You have until December 31, 2012 to use the money you’ve put in your Flexible Spending Account (FSA) or flexible spending arrangement. Check your balance and make sure that you’re on track to spend every dime in your account. An FSA allows an employee to defer a portion of their pretax earnings to defray the cost associated with health care expenses for themselves and eligible dependents. Rules prohibit the account holder from allocating the funds in a FSA to reimbursed health care expenses.
An individual can realized substantial saving on income and FICA taxes. Money set aside for a FSA does not account towards an individual’s Social Security benefit. You can withdraw funds from an FSA monthly or take a lump-sum reimbursement at the end of the plan year.
“Use It or Lose It”
A major disadvantage to flexible spending arrangement concerns the “use it or lose it” rule. This simply means any contributions made to the account is lost if the employee does not use the funds by December 31, 2012.
Although most employers cap the FSA limits to $5,000, IRS does not have a limit for FSAs. This rule changes beginning in 2013 when the maximum allowable contribution that can be made to an FSA is $2,500.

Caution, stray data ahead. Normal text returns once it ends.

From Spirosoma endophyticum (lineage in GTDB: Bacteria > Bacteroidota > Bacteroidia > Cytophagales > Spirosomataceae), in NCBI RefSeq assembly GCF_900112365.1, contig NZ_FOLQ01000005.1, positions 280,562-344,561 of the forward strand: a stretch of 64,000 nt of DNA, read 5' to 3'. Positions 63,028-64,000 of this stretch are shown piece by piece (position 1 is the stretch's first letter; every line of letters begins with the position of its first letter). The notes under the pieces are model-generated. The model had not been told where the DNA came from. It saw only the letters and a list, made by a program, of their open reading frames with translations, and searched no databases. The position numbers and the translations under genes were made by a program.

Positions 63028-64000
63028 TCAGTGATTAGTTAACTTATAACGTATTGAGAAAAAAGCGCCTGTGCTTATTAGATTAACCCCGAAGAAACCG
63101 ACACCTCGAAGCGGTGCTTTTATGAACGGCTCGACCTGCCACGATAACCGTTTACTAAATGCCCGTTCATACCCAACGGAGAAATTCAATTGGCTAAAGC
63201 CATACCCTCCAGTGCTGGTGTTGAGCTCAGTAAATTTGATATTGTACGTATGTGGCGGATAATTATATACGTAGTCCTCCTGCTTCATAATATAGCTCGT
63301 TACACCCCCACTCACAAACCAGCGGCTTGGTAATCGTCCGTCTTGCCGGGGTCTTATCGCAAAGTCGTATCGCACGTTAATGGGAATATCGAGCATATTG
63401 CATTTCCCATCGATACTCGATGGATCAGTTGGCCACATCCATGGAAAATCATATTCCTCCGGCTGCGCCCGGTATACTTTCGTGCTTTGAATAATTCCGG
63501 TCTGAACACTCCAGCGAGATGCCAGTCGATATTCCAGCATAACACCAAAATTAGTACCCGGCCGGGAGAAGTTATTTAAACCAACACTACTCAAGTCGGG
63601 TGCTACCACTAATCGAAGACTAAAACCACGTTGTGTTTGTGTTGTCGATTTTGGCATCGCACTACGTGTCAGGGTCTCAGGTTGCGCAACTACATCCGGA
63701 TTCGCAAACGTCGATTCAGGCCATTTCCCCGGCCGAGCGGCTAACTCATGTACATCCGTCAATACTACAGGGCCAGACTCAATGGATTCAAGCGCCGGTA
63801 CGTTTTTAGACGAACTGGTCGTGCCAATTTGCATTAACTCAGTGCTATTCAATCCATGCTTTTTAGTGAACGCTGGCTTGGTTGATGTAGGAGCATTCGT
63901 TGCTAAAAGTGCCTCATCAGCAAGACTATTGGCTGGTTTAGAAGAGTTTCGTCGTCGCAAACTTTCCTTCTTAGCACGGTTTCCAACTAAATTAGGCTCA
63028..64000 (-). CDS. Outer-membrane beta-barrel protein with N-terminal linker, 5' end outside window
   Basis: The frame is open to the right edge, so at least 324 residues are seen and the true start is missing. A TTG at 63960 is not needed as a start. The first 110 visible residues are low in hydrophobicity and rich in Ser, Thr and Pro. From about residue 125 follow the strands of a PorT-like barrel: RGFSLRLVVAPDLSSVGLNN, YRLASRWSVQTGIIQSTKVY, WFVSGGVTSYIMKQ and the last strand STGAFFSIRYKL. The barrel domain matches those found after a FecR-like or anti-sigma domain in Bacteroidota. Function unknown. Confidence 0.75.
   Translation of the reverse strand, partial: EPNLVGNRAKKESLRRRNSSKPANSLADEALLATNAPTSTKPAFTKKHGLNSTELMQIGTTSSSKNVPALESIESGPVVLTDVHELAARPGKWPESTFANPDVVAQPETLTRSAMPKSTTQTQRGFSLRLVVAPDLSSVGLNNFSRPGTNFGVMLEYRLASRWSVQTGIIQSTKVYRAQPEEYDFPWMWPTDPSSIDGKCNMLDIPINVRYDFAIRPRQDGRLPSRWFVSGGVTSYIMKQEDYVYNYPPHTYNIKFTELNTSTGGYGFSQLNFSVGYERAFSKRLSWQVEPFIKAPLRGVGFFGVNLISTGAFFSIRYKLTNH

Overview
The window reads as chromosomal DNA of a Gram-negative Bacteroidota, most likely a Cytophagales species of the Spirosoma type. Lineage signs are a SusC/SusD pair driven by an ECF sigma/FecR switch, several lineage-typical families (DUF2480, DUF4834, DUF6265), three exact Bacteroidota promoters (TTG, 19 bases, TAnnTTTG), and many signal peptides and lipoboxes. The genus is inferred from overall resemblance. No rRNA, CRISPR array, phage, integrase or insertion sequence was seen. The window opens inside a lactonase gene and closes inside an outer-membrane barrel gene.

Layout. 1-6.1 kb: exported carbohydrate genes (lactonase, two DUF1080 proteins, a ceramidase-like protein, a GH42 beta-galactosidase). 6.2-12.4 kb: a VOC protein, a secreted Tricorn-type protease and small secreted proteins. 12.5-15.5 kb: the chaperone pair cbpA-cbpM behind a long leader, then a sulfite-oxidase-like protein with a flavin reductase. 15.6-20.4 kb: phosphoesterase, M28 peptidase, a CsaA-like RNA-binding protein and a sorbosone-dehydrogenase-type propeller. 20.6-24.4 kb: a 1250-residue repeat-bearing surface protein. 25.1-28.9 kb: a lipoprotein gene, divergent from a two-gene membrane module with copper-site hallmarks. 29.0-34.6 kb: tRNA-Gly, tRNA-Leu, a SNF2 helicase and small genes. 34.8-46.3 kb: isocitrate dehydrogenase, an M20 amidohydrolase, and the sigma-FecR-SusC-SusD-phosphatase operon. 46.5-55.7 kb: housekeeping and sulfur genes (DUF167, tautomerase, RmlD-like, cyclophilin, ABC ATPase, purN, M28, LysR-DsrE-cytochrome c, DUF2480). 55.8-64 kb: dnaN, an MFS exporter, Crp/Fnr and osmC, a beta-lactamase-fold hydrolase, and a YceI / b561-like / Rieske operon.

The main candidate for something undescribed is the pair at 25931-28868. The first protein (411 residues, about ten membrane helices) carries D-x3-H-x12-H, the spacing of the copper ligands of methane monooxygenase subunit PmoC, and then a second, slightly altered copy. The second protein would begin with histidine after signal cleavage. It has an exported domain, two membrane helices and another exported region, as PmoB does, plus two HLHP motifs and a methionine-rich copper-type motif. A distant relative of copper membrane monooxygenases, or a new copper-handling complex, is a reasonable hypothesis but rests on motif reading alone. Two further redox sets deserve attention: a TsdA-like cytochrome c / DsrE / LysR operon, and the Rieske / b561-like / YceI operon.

Individuals who would like to familiarize themselves with eligible deductions for their FSA account should read IRS Publication 502 or talk to your accountant. Consider all health insurance co-payments, deductibles, as well as dental, medical and vision care expenses not covered under health care insurance plan.
The rules require the costs to be “medically necessary” as determined by a doctor. You can only receive reimbursement for expenses incurred during the coverage period. The rules allow account holders to receive reimbursement for any lump-sum prepayment of orthodontia expenses. You will have to substantiate a claim before receiving reimbursement.
If you have a dependent care flexible spending account, you can use the funds to pay for qualified expenses for dependents that live with you while you work, such as child care expenses for dependents under the age of 13. You can also receive reimbursement for mentally or physically disabled children of any age that cannot take care of their selves.
Individuals who have adult day care for senior dependents, such as parents and grandparents, can also receive reimbursement for their costs. You must list dependents on your federal tax return.
You cannot use the FSA funds for the following expenses:
- Premiums for medical or dental plans for you or your spouse
- Nursing care for a healthy child
- Marriage counseling
- Domestic help for non-medical related services
- Elective cosmetic surgery
- Recreation and health club charges
- Swimming pools, hot tubs or exercise equipment
- Costs not incurred during the plan year
If you are unsure about the availability of the funds for certain expenses consult your tax professional for advice on how to proceed.
This article was first published on http://moneyprime.com.